Behind her, a Pender County EMS and Fire official held her elderly mother's hand.
The three generations of women were picked up from their street off
"I promised my dad I would take care of her though, and that's exactly what I plan on doing," West said about her mother, her voice breaking.
Warning the the river's waters were becoming life-threatening,
As a result of the flood waves moving down the
"We need people to understand it's not going to get better; the water keeps rising and they need to get out now," he said, repeating his plea to residents.
Large emergency vehicles built to withstand floodwaters were not being taken out into the impacted areas, Sullivan said, because in places where rescues were going on, water was too high.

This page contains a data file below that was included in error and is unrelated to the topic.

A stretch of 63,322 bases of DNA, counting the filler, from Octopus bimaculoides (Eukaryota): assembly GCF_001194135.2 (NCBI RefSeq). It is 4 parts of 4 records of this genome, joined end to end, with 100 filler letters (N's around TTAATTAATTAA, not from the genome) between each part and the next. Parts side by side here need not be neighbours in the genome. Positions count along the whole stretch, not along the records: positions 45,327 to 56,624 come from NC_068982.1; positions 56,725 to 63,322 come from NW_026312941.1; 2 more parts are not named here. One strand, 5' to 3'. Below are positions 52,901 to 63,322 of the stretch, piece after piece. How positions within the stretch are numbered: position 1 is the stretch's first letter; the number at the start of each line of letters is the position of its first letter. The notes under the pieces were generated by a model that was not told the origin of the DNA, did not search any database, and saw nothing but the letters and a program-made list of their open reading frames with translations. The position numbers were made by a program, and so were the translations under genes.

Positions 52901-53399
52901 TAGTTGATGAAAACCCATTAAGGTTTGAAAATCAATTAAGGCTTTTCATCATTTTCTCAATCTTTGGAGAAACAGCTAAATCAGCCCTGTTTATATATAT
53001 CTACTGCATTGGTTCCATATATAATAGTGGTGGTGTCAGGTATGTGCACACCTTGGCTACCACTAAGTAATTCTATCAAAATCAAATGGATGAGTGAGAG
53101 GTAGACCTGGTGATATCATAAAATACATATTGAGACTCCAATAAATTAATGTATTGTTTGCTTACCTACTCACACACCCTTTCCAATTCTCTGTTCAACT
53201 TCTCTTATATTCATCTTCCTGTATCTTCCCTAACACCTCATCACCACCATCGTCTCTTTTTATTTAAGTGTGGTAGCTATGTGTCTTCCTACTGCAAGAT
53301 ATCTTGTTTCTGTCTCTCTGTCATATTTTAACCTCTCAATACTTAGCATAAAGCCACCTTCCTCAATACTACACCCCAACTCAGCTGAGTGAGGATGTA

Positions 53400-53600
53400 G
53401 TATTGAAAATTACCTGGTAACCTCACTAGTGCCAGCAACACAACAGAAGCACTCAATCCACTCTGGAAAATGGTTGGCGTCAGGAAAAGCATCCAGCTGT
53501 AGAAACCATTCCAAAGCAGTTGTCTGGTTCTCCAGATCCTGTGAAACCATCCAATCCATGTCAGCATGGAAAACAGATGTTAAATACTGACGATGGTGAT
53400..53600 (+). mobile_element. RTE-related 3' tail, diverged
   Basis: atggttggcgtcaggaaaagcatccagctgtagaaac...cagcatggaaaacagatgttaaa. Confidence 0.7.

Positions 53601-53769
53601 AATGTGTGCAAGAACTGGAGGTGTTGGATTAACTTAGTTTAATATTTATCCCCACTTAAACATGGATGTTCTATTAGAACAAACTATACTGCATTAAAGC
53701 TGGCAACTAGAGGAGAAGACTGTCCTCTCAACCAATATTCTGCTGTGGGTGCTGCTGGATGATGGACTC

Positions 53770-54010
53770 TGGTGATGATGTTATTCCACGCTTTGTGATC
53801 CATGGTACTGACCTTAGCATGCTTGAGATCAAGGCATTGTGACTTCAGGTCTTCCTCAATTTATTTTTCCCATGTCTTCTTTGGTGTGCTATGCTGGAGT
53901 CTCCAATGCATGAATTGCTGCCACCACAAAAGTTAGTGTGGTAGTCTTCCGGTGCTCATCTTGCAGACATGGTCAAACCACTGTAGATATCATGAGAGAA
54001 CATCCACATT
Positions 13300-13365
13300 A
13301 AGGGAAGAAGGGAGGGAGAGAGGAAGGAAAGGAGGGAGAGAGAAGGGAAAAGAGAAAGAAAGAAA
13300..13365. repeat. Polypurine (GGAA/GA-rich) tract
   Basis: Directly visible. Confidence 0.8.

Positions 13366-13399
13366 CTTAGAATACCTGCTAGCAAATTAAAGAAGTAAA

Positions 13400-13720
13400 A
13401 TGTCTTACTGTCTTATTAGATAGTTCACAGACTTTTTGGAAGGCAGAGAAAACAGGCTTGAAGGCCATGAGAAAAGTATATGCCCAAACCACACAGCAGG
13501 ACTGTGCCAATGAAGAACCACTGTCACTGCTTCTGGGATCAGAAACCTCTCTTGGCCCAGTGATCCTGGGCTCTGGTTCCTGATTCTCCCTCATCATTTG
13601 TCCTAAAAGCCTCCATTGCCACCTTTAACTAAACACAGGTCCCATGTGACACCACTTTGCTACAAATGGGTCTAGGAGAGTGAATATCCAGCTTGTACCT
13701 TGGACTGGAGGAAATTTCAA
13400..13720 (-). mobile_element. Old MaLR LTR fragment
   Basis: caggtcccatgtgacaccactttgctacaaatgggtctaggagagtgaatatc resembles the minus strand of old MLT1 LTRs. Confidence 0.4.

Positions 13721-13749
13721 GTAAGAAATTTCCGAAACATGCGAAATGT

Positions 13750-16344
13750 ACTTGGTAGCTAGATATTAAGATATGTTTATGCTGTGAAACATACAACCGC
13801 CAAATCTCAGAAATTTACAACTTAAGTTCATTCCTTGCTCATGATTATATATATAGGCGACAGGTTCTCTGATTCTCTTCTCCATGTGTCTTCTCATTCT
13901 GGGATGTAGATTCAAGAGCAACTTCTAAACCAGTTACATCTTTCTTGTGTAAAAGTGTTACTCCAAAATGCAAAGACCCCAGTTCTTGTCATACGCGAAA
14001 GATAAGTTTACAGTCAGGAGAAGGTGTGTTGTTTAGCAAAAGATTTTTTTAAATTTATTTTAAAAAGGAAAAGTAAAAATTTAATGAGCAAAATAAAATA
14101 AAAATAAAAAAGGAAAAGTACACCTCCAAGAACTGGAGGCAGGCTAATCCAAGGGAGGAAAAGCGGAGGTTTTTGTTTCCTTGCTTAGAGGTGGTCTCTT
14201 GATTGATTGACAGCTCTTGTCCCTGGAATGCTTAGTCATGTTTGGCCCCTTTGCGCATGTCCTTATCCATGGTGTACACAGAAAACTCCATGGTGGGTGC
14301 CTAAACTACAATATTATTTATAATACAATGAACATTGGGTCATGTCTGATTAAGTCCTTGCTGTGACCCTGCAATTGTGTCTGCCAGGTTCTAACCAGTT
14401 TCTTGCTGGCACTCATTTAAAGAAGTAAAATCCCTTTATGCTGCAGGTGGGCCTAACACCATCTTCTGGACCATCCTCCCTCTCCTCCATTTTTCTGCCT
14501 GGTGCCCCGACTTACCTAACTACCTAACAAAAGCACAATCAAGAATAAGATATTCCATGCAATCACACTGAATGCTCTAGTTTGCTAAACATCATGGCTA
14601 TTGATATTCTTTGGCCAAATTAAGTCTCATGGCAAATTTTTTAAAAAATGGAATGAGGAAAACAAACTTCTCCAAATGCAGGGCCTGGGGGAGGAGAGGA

Cavenaugh had tried to get her to leave Tuesday night, but the water wasn't that high. But Wednesday morning it kept creeping up and she told her son she was ready.
"But there was no way I could get to her," Cavenaugh said. "She doesn't have flood insurance because she lives a mile and half from the river -- who would think you need flood insurance more than a mile away from the river."
Finally, after several hours, the mother and son were reunited when Penny and her boyfriend
She lost her home on
"We are on the highest part of the road -- but seeing this, this doesn't help," she said.
While there were reports of donkeys, horses and other farm animals trapped in the flood waters, officials said people are their priority right now.
In some places, people were able to get out but animals were not. Standing at the road closure on
Officials told him people would be rescued first. His father
"This is a lot worse than Floyd," Ron said, adding that he did everything he could for the animals before the evacuation. "We came back this morning to see if we could get out there."
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